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Back child support and credit bureau reporting

If you fall behind on child support payments, you could face a number of repercussions that turn your life upside down. For example, you could lose your passport privileges, your driver’s license and even have to spend time behind bars. Aside from a shattered reputation, there are other penalties to consider if you are in this position.

Sometimes, when parents fail to pay child support on time, the state reports their back support to credit bureaus. If back support shows up on your credit report, this could have an adverse impact on multiple facets of your life, and the consequences could affect you years down the road.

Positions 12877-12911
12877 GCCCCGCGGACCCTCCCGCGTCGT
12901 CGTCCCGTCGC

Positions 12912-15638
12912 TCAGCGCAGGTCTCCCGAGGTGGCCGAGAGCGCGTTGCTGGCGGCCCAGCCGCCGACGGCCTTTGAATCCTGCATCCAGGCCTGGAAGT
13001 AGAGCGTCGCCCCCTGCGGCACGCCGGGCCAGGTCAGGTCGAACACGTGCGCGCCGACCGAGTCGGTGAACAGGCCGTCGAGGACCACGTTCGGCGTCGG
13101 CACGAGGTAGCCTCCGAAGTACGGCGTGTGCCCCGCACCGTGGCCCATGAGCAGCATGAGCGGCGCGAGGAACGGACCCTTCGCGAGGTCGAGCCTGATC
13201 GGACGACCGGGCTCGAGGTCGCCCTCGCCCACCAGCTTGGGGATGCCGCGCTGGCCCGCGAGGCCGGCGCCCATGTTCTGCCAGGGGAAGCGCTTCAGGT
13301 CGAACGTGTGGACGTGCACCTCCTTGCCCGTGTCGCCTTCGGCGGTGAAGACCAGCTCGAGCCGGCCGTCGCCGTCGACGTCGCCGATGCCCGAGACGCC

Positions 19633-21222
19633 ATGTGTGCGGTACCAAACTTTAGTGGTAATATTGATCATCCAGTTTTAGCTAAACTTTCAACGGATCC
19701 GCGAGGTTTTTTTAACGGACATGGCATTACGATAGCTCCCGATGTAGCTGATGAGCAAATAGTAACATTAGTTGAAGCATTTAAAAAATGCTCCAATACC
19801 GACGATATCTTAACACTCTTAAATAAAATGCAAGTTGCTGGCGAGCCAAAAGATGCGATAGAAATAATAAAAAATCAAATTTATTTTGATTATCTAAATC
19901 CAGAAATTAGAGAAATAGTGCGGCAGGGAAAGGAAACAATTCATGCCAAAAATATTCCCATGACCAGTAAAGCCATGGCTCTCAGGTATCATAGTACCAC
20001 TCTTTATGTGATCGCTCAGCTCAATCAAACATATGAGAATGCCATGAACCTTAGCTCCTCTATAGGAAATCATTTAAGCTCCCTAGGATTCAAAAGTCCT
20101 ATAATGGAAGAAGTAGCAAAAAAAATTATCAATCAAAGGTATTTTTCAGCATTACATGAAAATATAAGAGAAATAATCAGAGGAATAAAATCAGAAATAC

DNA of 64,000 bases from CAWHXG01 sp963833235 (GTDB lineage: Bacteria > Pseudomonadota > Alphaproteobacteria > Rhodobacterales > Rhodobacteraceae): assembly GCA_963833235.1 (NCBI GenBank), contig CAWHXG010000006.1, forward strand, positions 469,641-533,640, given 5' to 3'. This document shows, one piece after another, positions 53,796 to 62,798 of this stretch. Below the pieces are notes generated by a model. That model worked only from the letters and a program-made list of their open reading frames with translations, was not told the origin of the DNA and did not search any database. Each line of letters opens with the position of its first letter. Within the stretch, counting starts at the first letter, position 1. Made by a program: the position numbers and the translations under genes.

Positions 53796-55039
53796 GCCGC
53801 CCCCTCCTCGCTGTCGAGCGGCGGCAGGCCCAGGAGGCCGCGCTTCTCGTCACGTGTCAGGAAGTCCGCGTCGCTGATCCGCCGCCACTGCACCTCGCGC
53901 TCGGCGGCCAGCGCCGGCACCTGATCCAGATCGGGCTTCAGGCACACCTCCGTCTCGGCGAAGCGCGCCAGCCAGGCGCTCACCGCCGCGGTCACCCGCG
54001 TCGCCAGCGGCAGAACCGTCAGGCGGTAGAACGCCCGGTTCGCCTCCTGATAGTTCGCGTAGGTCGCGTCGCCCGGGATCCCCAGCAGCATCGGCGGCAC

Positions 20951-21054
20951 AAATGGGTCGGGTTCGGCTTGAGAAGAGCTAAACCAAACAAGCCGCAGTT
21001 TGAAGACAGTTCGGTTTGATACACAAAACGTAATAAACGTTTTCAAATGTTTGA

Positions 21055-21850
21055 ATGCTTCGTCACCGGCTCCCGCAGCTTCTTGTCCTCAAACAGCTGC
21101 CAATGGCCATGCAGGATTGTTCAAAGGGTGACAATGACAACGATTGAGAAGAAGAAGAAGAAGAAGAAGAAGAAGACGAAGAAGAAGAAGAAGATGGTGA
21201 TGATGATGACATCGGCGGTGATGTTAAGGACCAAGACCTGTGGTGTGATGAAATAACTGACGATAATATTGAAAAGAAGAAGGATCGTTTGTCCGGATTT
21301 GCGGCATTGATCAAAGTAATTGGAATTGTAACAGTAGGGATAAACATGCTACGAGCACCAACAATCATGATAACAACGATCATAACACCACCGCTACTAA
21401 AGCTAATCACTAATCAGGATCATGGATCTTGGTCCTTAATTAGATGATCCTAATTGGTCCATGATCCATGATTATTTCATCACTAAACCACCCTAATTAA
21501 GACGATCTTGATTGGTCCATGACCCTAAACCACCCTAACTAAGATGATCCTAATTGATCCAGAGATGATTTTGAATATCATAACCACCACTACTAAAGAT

When is back child support reported to credit bureaus?

The Alabama Department of Human Resources states that information on unpaid child support is automatically sent to credit bureaus when the amount of back support exceeds $1,000. Moreover, unpaid child support remains on one’s credit file for seven years. If you pay arrears in full and no longer have unpaid child support, this will also appear on your credit report.

How can back child support on your credit report affect you?

There are various ways in which unpaid child support on your credit report could negatively affect your life. For example, this could seriously hurt your credit and interfere with your ability to secure a loan. When creditors notice that a parent has failed to pay child support, this raises serious concerns.

It is vital to stay current on child support and review your options if you worry about making payments, such as modifying your order. Moreover, do your best to pay arrears if you have fallen behind.

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